TQQQ has grown in popularity after a decade-long raging bull market for large cap growth stocks and specifically Big Tech. But is it a good investment for a long term hold strategy? Let’s dive in.
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What Is TQQQ?
Explaining how a leveraged ETF works is beyond the scope of this post, but I delved into that a bit here. Basically, these funds provide enhanced exposure without additional capital by using debt and swaps. This greater exposure usually comes at a pretty hefty cost, in this case an expense ratio of 0.95% at the time of writing. The “normal” 1x fund QQQ has an expense ratio of about 1/5 that at 0.20%.
These funds are typically used by day traders, but recently there seems to be more interest in holding them over the long term.
But What About Volatility Decay?
The daily resetting of leveraged ETFs means the fund only provides the return multiple relative to the underlying index on a daily basis, not necessarily over the long term. Because of this, volatility of the index can eat away at gains; this is known as volatility decay or beta slippage.
Unfortunately, the financial blogosphere took the scary-sounding “volatility decay” and ran with it to erroneously conclude that holding a leveraged ETF for more than a day is a cardinal sin, ignoring the simple underlying math that actually helps on the way up. In short, volatility decay is not as big of a deal as it’s made out to be, and we would expect the enhanced returns to overcome any volatility drag and fees.
Drawdowns Are Important
I’m not one to parrot the “leveraged ETFs can be wiped out” idea (thanks to modern circuit breakers), but if QQQ drops by 5%, TQQQ drops by 15%. People tend to focus on volatility decay and forget that major drawdowns are actually the bigger concern here. This is because simple math again tells us that it requires great gains to recover from great losses:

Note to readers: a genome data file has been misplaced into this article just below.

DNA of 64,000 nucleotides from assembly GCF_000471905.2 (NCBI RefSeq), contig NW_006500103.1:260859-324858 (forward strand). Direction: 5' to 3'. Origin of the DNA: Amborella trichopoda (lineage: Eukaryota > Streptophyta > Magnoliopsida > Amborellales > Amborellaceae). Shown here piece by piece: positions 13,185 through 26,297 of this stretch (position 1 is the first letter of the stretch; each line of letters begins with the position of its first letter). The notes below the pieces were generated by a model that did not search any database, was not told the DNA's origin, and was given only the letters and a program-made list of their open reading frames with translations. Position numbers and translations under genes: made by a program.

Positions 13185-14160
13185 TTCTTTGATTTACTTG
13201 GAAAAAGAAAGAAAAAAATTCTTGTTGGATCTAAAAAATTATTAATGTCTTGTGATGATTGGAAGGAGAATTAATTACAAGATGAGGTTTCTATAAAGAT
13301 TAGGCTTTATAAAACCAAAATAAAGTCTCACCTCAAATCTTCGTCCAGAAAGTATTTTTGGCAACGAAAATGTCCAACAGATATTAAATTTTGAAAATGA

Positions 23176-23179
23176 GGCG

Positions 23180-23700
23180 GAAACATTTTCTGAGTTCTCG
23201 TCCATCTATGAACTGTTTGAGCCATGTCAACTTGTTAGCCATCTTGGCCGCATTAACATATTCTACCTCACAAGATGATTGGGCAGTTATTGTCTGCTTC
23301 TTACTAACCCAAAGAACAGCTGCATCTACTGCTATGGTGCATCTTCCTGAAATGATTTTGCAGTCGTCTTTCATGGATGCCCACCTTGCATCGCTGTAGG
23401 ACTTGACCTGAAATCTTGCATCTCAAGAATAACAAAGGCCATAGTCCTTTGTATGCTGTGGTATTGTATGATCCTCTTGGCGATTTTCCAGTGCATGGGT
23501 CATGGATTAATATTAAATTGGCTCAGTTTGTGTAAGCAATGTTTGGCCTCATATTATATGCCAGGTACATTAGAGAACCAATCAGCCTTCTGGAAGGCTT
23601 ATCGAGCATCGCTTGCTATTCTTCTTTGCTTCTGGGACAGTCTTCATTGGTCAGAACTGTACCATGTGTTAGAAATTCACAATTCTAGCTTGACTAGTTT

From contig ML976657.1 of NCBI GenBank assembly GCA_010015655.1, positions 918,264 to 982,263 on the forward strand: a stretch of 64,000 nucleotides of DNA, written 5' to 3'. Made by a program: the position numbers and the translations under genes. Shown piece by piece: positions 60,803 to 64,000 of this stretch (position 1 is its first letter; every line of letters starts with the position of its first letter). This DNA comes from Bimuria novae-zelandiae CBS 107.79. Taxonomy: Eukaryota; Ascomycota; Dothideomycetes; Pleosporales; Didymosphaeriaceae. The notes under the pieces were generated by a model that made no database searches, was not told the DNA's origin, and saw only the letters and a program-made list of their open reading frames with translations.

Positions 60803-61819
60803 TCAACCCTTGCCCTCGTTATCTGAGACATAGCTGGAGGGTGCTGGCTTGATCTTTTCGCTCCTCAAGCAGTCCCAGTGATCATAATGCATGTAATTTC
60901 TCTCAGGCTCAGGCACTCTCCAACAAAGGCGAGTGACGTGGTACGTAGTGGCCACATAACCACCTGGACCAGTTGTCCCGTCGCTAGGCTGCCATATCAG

As a simplistic example using dollars, suppose your $100 portfolio drops by 10% ($10) to $90. You now require an 11% gain to get back to $100.
100% TQQQ Is Not A Good Investment for a Long Term Hold Strategy
The graph above illustrates in theory why a 100% TQQQ position is not a good investment for a long term hold strategy.
Many are jumping into TQQQ after seeing the last decade bull run of large cap growth stocks, as TQQQ has only been around since 2010 and is up over 5,000% from then through 2020:
Looks great, right? Not so fast. This is called recency bias – using recent behavior to assume the same behavior will continue into the future. As we know, past performance does not indicate future performance. Moreover, a decade – especially one without a major crash – is a terribly short amount of time in investing from which to draw any sort of meaningful conclusions.
So we need to go back further to get a better idea of how TQQQ performs through major stock market crashes, which we can do by simulating returns going back further than the fund’s inception. Going back to 1987 for TQQQ vs. QQQ tells a somewhat different story:
Notice how buying TQQQ alone is basically a timing gamble that depends heavily on your entry and exit points. Basically, it can take too long for the leveraged ETF to recover after a major crash. After the Dotcom crash of 2000, TQQQ didn’t catch up to QQQ until late 2007 right before it crashed again in the Global Financial Crisis of 2008. Had you bought in January 2000 right before the Dotcom crash, you’d still be in the red today: